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Slavery In George Orwell's Nineteen Eighty-Four

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Ignorance is Slavery:
The depiction of communism in George Orwell’s “Nineteen Eighty-Four”

The famed political author George Orwell once said “I write […] because there is some lie that I want to expose, some fact to which I want to draw attention . . .” (Orwell 3). This philosophy is at the heart of his novel Nineteen Eighty-Four in which he strives to reveal the dangers of communism through the extreme totalitarian world of Nineteen Eighty-Four. The principal danger which Orwell presents is that “communism [is] not a revolutionary force, but instead [is] a new, dangerous form of totalitarianism” (Rossi 207) in which the government is stifling society to gain control and power at the cost of its citizen’s freedom, and humanity. There are
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This method of surveillance effectively curtails negative social behaviour by keeping the population under constant fear of being watched. The objective of this intense surveillance is to create a modern Panopticon, a prison designed by British architect Jeremy Bentham in the late 1700s. This prison featured a centralized guard tower surrounded by brightly lit cells. Due to the difference in the quality of light, the prisoners were not able to see the guard tower so, “not knowing if they are being watched, but having to assume that they are, the prisoners [adjusted] their behavior” (Jan Kietzmann 135). This method was adapted by many societies including soviet Russia where the people were so afraid of being spied upon that they would only meet their friends in public to avoid being suspected of private conspiracy (Enteen 209). As in communist Russia, the governing body’s manipulation of surveillance is in an effort to ensure that no citizens are doing, or thinking of doing anything contrary to the goals of the party. This omnipresent surveillance has been shown to cut down on crime, however this comes at the cost of the citizens’ freedom and spontaneity, turning vibrant humans into fearful…show more content…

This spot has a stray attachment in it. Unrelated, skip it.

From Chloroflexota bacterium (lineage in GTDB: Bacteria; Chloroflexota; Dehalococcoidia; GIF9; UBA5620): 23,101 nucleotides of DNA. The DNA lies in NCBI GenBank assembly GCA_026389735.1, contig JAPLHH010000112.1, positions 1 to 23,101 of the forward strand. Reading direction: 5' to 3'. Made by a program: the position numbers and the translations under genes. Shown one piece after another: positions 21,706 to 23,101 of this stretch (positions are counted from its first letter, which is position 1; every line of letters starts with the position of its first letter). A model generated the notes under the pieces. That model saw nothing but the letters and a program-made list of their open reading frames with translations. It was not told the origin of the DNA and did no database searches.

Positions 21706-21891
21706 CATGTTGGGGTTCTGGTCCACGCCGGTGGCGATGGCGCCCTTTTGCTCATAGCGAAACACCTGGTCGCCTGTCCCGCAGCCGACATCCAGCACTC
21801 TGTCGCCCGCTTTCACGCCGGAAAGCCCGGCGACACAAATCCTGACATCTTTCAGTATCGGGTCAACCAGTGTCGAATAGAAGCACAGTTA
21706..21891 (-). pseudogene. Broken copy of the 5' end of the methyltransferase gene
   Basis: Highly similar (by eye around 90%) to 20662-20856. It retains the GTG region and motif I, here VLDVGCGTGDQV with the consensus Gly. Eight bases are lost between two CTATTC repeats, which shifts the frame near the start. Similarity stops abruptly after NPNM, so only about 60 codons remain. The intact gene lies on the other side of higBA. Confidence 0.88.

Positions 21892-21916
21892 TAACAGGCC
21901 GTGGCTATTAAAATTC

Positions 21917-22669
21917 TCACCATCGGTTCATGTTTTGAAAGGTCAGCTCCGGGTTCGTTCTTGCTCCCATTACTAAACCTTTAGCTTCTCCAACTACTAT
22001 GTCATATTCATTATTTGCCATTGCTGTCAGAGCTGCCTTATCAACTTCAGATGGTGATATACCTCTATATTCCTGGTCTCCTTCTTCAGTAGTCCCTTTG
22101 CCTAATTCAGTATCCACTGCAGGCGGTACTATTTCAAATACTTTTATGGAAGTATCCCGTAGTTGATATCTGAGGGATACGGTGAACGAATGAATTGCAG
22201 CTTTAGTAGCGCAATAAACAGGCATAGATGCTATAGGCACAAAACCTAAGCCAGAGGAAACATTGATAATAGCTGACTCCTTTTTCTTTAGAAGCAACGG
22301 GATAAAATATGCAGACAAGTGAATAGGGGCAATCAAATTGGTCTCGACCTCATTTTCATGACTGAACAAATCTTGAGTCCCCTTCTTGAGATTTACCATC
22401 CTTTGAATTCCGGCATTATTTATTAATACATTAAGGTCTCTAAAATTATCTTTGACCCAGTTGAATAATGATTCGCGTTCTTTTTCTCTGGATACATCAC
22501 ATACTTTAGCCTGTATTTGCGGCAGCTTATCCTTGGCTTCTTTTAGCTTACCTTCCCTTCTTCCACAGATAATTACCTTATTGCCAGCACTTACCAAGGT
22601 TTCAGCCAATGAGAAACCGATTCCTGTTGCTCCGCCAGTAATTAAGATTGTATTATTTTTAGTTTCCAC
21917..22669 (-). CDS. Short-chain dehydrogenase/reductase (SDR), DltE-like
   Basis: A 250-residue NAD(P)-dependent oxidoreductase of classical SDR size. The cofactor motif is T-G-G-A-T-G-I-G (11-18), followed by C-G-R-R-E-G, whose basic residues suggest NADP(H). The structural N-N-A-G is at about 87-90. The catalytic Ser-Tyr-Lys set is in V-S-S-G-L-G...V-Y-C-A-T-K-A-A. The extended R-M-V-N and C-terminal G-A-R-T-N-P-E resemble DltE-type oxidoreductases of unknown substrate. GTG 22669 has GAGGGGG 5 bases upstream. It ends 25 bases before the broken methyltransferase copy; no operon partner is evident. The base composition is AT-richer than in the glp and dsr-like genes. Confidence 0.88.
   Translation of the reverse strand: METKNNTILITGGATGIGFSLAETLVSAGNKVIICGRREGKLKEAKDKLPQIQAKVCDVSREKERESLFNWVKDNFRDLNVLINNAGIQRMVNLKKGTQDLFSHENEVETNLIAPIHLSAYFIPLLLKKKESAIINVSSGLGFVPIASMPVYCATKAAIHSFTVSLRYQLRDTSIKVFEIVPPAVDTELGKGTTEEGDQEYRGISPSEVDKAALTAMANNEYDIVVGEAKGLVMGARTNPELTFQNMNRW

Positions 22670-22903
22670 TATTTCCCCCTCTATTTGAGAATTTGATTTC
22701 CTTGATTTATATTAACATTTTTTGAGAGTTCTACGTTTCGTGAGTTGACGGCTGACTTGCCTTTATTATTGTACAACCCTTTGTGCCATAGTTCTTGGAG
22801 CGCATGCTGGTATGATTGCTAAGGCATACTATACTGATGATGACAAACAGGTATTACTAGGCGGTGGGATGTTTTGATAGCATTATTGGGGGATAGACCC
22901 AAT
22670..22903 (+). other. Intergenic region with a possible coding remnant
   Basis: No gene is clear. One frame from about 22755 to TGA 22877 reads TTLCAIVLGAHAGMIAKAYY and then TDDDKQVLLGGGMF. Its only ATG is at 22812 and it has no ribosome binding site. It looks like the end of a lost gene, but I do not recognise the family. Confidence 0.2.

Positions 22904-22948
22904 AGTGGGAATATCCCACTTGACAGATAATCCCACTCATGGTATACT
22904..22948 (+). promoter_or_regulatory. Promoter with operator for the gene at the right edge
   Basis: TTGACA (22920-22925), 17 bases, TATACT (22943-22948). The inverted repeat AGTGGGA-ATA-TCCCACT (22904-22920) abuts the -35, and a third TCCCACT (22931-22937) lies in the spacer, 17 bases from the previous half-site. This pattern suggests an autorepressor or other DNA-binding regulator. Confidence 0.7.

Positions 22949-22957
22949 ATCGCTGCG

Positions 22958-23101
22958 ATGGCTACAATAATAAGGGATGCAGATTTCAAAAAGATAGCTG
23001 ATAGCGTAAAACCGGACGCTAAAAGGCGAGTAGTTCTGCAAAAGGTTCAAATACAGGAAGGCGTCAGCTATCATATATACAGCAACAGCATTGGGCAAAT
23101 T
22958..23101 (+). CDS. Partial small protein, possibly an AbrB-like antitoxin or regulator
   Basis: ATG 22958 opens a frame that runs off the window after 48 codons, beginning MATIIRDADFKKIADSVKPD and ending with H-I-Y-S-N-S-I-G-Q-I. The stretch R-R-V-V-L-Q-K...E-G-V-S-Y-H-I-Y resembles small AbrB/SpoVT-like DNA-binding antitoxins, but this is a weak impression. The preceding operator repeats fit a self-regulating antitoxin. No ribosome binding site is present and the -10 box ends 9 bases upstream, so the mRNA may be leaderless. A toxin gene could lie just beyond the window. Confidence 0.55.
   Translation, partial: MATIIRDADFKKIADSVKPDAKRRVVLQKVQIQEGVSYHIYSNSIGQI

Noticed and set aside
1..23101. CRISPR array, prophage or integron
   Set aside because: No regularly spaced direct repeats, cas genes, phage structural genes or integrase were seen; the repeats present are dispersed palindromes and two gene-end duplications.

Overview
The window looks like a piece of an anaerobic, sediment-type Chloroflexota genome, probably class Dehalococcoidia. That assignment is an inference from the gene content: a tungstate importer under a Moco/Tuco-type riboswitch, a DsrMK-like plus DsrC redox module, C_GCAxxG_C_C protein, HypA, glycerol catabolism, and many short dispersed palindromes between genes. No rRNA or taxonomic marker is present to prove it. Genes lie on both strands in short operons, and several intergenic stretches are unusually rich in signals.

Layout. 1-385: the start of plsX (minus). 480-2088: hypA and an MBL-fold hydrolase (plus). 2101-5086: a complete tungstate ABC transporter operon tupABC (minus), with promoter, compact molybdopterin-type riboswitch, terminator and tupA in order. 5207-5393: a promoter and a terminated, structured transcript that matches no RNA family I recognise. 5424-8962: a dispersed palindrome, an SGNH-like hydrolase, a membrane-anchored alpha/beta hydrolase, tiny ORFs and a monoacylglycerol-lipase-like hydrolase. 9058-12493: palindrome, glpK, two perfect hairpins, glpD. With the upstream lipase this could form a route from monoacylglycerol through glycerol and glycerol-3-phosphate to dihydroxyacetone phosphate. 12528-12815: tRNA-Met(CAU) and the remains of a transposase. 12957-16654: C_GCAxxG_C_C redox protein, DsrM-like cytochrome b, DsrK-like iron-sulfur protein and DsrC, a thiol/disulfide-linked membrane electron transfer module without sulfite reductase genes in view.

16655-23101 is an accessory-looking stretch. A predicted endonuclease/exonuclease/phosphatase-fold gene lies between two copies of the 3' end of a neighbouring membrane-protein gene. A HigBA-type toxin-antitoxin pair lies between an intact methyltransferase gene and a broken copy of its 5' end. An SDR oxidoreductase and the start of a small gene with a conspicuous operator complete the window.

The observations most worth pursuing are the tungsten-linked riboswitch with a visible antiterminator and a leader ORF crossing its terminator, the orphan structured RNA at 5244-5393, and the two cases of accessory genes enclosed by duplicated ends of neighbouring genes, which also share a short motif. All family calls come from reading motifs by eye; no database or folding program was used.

The author manages this by consistently drawing parallels between the state of Ingsoc and that of the Soviet Union. These parallels focus on the dangerous path of dictatorship as both governments they “are not interested in the good of others; [they] are interested solely in power.” (Orwell 301 – 302) Looking solely at the methods of societal control it is evident that Orwell is calling out the communists and drawing the attention of nations to the horror of communist nations as they attempt to control their population. Despite Orwell’s readiness to denounce extreme communism he does not offer any real solution to the issue at hand. He does intimate that maybe the power to overthrow the government lies with the proletariats (89), however he quickly condemns this idea saying that “Until they become conscious they will never rebel and until after they have rebelled they cannot become conscious” (90) suggesting that if a nation were ever to reach this nightmarish level of totalitarianism they would not even know that they could live differently, and then there would be no
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